Federated Identity Management (FIM) vs. Single Sign On (SSO)

Federated Identity Management (FIM) vs. Single Sign On (SSO)

Cyber security has become big news in recent years after a number of major breaches hit the headlines. Despite this, Australians are seriously lax when it comes to passwords.

Around 90% of Australians say that they know that reusing passwords is insecure, but around 66% of us do it anyway. What’s more, over half of us say that they have not changed their password in the last 12 months, despite several high profile breaches.

Log-in solutions such as Single Sign On (SSO) and Federated Identity Management (FIM) can help Australians stay secure with their passwords, while also keeping their apps and software pieces accessible. But which one is best?

The era of SSO

Once upon a time, back in the early days of the internet, there was no choice to be made. Single Sign On was the go-to for businesses looking to secure their apps and properties. Already available as early as the late ’90s, it was at the turn of the millennium that SSO really began to gather pace as IT began to shift into the connected space.

Nowadays, however, the landscape is a little different. It’s far more complicated, for one, and there is more choice available to businesses. But which is the best option?

What is FIM?

Federated Identity Management — or FIM — has a far broader scope than that of SSO. Rather than requiring tens, hundreds, or even thousands of different sign-on credentials, FIM permits users to sign in to different apps and programs using existing identifying information. When you use your Google or Facebook account to sign into something like Spotify, you are using an FIM model.


  • Very quick sign-in, even across different devices.
  • Personnel operating across different enterprises can securely retain the same sign-in details.
  • Users do not need a new password for each new device.


  • Business organisations may not want to link their applications to social media log-ins, for fear of reducing productivity.
  • If users lose control of their central account — their Google or Facebook account, for example — through hacking or due to another reason, this can make login impossible.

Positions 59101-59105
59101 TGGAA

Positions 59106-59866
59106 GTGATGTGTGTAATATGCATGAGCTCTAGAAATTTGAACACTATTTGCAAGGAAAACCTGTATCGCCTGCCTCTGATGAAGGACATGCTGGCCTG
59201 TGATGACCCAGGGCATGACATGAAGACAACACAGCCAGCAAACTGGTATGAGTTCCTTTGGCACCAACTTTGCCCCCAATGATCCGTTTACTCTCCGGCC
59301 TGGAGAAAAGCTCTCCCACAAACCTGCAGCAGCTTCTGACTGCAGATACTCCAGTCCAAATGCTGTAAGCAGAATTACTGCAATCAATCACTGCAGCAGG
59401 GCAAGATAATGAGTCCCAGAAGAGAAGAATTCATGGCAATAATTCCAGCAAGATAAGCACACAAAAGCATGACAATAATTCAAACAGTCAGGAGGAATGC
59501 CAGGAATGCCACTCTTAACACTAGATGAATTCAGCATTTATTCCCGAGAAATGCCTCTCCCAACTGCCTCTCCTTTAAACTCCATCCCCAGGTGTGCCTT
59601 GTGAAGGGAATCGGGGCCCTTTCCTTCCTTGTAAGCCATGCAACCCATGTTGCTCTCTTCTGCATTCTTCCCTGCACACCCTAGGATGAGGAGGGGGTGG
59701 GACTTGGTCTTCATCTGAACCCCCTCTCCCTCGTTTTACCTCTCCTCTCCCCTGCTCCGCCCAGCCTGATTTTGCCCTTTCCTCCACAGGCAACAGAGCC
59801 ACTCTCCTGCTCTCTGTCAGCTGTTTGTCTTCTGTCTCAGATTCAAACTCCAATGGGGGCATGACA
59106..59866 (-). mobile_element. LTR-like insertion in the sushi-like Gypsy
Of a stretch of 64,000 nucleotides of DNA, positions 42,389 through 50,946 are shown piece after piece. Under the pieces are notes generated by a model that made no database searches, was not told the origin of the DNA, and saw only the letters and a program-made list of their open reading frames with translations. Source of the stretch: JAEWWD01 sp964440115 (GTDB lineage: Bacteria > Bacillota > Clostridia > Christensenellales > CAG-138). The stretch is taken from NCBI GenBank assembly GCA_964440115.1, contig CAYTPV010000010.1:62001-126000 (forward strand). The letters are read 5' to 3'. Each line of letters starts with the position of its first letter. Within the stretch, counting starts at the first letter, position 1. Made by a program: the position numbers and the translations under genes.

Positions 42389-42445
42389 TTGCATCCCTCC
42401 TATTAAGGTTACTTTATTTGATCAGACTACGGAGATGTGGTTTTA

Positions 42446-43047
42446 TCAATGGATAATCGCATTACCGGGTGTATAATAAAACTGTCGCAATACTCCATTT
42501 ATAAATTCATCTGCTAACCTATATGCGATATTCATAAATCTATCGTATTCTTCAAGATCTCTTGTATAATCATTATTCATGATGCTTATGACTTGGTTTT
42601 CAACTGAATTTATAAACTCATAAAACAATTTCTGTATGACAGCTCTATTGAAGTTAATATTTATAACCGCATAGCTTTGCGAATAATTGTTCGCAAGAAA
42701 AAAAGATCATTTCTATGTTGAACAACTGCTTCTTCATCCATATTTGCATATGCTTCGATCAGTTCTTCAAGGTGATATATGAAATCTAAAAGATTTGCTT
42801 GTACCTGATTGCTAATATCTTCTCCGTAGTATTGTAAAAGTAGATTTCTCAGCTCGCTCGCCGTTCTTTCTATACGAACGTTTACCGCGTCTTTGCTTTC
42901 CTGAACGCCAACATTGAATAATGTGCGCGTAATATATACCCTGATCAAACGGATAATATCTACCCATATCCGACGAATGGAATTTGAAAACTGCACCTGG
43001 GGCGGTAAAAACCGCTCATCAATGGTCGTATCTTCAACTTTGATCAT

Use cases

  • Users who may need to log into different structures across different enterprises.
  • Users who may need to access apps and software across many different devices.

What is SSO?

SSO is a simple, but effective, method of signing into an application of software program. The user inputs a user name and password, for example, and they gain access to the digital structure. The same access credentials may then be used to gain access to different applications by signing in again, but there is no interaction between the different apps.


  • SSO is faster than traditional methods of manual log-in.
  • It also reduces the needs for direct user support.
  • SSO is secure, even across different devices.


  • Users signing in on a new device still need to remember their credentials.
  • May not be suitable for multiple logins across multiple different enterprises.

Use cases

  • Users accessing many different departments within the same enterprise.
  • Users utilising the same set of devices to access apps.

Overview: Key differences between FIM and SSO

Both FIM and SSO are aimed at helping users achieve secure logins across multiple different apps. The key difference is simply the scope of their capability. While SSO is designed for access to multiple apps and accounts within a single enterprise, FIM gives users the opportunity to securely use one set of credentials to access many different accounts and apps across the web.

Keeping businesses protected

Whether you decide to use SSO or FIM to achieve efficient access within your business’ structure, security needs to remain paramount. We are committed to supporting safe, secure and swift logins for business users, bolstering their cyber security efforts with our Managed Cyber Security Services. Reach out to our team to learn more.

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